AusAID funds UNDP risk resilience program in the Pacific

An aerial view of Marovo Lagoon in Solomon Islands, where U.N. Secretary General Ban Ki-moon witnessed the effects of climate change to the area during one of his visits. Solomon Islands, along with other countries in the Pacific, will benefit from a disaster risk management and climate change adaptation project worth $16.4 million. Photo by: Eskinder Debebe / UN

Vanuatu, Solomon Islands, Tonga and Fiji are set to benefit from a four-year, AU$16 million ($16.4 million) project on disaster risk management and climate change adaptation.

While an international nongovernmental organization remains to be contracted for subnational level implementation, the U.N. Development Program and the Australian Agency for International Development are in charge of overall operations and funding, respectively.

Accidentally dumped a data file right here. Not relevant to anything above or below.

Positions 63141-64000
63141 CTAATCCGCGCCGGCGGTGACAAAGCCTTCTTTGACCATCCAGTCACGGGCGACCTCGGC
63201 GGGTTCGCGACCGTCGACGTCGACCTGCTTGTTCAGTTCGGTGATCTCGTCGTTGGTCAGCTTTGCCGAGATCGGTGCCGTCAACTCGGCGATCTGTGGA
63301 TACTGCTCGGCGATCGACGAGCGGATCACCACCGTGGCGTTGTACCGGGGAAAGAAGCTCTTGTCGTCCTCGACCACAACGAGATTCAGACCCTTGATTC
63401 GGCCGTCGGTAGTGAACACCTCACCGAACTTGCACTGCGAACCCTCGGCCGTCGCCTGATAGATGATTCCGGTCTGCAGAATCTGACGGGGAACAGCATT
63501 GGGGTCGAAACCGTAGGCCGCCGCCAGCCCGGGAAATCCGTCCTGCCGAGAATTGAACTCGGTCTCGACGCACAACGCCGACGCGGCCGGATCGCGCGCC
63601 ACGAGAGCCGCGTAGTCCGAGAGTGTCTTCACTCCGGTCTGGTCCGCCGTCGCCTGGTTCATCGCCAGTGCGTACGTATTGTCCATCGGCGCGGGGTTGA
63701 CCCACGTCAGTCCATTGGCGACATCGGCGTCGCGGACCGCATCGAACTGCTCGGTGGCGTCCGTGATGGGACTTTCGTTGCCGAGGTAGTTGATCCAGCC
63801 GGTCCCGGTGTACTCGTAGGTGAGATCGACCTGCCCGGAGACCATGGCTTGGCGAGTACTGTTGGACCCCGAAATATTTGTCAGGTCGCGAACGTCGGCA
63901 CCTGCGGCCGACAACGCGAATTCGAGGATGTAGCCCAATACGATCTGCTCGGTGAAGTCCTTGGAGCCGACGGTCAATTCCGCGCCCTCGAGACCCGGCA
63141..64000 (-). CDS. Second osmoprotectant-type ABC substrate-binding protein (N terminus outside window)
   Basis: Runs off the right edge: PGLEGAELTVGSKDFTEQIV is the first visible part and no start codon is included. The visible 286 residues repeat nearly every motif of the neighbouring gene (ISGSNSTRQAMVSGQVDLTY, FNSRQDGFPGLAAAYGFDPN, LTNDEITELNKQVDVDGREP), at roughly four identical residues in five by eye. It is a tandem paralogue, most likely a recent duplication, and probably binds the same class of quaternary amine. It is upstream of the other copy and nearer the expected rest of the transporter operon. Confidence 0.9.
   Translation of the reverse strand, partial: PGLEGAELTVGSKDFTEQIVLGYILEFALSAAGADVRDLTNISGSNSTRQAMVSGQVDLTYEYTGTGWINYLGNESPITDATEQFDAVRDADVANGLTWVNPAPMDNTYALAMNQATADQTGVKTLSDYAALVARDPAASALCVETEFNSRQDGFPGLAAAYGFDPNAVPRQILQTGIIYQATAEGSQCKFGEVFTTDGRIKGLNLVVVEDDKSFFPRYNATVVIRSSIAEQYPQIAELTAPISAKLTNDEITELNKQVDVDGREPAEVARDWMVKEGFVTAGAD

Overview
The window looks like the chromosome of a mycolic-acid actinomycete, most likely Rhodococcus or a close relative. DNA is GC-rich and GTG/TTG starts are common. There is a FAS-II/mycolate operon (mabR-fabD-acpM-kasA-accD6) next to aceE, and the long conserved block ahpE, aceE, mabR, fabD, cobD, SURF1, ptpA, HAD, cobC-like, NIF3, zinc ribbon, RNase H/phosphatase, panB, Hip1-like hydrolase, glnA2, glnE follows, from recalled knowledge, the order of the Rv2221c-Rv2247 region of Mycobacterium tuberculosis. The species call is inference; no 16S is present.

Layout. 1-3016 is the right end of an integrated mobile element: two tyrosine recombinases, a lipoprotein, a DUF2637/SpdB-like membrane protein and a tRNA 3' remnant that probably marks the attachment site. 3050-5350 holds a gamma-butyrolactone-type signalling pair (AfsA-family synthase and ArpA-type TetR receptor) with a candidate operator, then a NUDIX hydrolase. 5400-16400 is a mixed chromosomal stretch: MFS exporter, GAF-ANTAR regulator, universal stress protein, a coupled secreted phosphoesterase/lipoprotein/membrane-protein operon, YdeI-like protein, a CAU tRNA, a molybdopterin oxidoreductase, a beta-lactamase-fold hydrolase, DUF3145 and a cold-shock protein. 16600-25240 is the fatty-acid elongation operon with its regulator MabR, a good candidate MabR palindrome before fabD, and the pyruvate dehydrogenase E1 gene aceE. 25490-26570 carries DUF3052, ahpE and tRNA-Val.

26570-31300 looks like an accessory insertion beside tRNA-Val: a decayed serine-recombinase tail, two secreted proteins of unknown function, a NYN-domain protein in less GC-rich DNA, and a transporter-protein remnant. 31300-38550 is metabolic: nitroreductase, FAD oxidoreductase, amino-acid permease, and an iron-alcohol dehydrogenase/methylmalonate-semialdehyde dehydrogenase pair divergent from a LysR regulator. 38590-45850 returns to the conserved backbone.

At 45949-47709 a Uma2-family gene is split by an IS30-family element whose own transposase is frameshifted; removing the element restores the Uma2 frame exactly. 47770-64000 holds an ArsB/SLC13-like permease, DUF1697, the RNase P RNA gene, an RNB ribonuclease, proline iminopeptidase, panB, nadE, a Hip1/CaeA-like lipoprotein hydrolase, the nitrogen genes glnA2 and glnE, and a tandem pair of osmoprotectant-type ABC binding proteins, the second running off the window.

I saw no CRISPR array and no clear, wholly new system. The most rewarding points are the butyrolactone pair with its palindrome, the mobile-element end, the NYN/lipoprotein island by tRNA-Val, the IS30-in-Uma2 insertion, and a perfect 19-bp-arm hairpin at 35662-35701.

The Pacific Risk Resilience Program will focus on risk governance by supporting integrations of disaster risk management and climate change adaptation into governments’ development planning and budgeting, and community-level risk management through strengthened resilience and small-scale implementation of the initiatives.

In a press release, AusAID Minister-Counselor for Pacific-Suva John Davidson notes that the four countries in which the project will pilot are most at risk of natural disasters in the region. Cooperation among all levels is important to ensure the project’s positive and sustainable impact, adds Garry Wiseman, manager of the UNDP Pacific Center.

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About the author

  • Adrienne Valdez

    Adrienne Valdez is a former staff writer for Devex, covering breaking international development news. Before joining Devex, Adrienne worked as a news correspondent for a public-sector modernization publication.